Wednesday, November 18, 2009

Lessons in pasta

Photo source

Since I've been in Italy, I've learned a lot about pasta. As you probably already know, Italians take their pasta very seriously, which is something that I'm completely okay with because I do too! I love pasta, and I don't think I could ever get sick of it...since I've been here I don't think more than three or four days has gone by where I didn't eat pasta in some form, and much to the dismay of many people back home I'm sure, not one single piece of whole wheat pasta has crossed my lips since I've been here. Yes folks, they're all about the real deal here, which means none of that whole wheat ridiculousness. Italians have clearly missed the memo about whole wheat being healthier for you, yet they're still more fit than Americans...makes you wonder, doesn't it?

Here are the most important things I've learned so far...

1. It is absolutely, 100% va bene (okay) to eat pasta daily -- in fact, this is actually encouraged. Most of the Italians I know eat pasta each day, usually for lunch.

2. When eating in a restaurant, if you get your pasta before everyone else at your table, dig in right away. (Technically this applies to not just pasta, but all foods served in restaurants, but for the sake of my list I'm including it.) When dining with some of my Italian friends a few weeks ago, they noticed me waiting for them to get their food, and they thought it was strange and encouraged me to mangia. Because Italians see food and eating as an art form, they want to ensure that food will be enjoyed properly, and eating pasta that's gotten cold while waiting for everyone else to get served is not acceptable.

3. Al dente is the only way to cook pasta here -- there's no getting around this one and there is no room for argument. The first time I ate out here and ordered a pasta dish, I was surprised for a minute at just how al dente it was cooked, but it definitely made it more enjoyable -- luckily, I've always preferred my pasta to be cooked al dente, even at home. The Italians' idea of al dente and Americans' idea of al dente is different, however...American al dente is pretty mushy compared to Italian al dente.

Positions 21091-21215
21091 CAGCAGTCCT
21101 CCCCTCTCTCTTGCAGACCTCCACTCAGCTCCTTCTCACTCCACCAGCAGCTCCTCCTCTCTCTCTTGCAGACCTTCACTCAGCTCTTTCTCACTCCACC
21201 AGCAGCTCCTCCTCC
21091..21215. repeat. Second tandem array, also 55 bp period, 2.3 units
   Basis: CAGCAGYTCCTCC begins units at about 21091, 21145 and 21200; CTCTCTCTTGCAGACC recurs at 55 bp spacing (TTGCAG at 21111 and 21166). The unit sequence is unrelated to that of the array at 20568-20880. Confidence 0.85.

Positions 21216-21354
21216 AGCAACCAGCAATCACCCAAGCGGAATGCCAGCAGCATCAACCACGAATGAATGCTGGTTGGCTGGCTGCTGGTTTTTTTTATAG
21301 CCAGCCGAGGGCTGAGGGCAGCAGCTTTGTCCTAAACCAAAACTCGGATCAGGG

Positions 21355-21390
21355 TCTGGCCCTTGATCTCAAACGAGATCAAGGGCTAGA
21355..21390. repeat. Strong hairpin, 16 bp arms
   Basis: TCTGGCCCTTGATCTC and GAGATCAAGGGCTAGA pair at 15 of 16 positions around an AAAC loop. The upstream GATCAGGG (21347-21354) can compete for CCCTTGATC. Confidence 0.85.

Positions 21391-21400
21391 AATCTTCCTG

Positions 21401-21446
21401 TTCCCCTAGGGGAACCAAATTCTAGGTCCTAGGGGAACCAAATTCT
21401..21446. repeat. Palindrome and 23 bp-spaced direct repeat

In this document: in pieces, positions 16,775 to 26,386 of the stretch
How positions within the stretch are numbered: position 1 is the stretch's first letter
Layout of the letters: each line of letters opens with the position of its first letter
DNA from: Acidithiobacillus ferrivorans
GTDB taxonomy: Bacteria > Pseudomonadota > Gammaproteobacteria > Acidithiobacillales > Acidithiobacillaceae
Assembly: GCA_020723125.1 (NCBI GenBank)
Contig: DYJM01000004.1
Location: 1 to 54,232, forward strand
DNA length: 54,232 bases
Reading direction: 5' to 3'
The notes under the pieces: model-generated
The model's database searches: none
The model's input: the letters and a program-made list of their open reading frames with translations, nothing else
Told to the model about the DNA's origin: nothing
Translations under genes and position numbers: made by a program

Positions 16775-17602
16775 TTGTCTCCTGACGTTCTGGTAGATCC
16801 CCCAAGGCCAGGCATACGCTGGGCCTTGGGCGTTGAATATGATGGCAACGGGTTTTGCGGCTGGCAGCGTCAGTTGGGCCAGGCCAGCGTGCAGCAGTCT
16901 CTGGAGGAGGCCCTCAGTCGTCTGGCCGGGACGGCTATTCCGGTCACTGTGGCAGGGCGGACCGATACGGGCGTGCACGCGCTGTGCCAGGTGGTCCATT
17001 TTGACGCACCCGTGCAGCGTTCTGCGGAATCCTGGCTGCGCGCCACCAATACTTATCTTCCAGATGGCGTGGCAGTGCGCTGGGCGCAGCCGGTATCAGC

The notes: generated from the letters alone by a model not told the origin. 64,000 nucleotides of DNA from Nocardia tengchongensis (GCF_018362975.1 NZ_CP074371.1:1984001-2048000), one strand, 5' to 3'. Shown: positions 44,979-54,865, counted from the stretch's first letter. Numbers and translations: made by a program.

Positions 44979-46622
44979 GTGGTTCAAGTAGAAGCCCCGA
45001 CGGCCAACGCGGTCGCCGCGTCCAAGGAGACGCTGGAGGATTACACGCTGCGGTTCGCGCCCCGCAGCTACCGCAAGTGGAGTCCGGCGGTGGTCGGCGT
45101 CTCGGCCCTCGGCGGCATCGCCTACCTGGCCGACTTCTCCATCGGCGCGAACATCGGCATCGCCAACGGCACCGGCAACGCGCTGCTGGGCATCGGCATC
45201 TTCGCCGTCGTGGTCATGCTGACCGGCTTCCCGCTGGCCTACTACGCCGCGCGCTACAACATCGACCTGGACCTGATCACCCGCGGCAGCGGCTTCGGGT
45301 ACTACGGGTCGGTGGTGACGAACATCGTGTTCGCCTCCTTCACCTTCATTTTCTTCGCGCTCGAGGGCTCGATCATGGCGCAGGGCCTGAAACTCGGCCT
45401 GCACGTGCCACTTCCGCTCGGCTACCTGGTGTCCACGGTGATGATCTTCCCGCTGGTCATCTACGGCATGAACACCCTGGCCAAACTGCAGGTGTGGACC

4. How do you know when pasta is done cooking?...Taste it! Luckily I've never known anyone who actually used the throw-the-pasta-against-the-wall method, but some people really do think that this is the proper way to tell when pasta is finished. If you told this to an Italian, they'd probably laugh in your face.

5. Spaghetti shalt not be broken in half as it enters the pot of boiling water. I don't really know why some people feel the need to do this, but it makes no sense and is completely unnecessary.

6. When dining in a restaurant, don't expect a doggy bag for your pasta (or any of your food.) This one is hard for me to get used to, since my stomach still has yet to learn how to keep up with the Italians' amazing ability to seemingly eat for hours and not get full. No matter how much I pace myself, I still get full quickly compared to Italians, yet I don't want to waste my food. I always wish I could just ask to have it wrapped up, but that wouldn't fly because Italians are all about freshness.

7. When salting your pasta water, only sale grosso will do. In Italy, this is a type of salt that is more like American sea salt, rather than table salt. I learned this the hard way last week when my Italian friends were cooking pasta for my roommates and me in our apartment and they looked at us in horror (literally) when they saw that we only had sale fino (fine, table it's only used to season food, not to cook with.) Lesson learned. (A separate post about this hilarious night will be written soon.)

8. The last, and perhaps most important thing I've learned about pasta during my time in Italy, is that I will definitely, without a doubt, be a pasta snob when I get home, and will probably scoff at American pasta for the rest of my life. To everyone who knows me...please don't take this personally when you witness it for the first time...but after living in Italy for four months, it would be kind of hard not to become picky at home. At least, that's what I'm telling myself. ;)

Also, just in case you were wondering what my favorite type of pasta is, it's Pappardelle...and if anyone decides that they would like to cook this for me when I get home (hint hint), I promise I won't scoff at it. ;)


Anonymous said...

Would I DARE cook pasta for you when you get home??? I think not...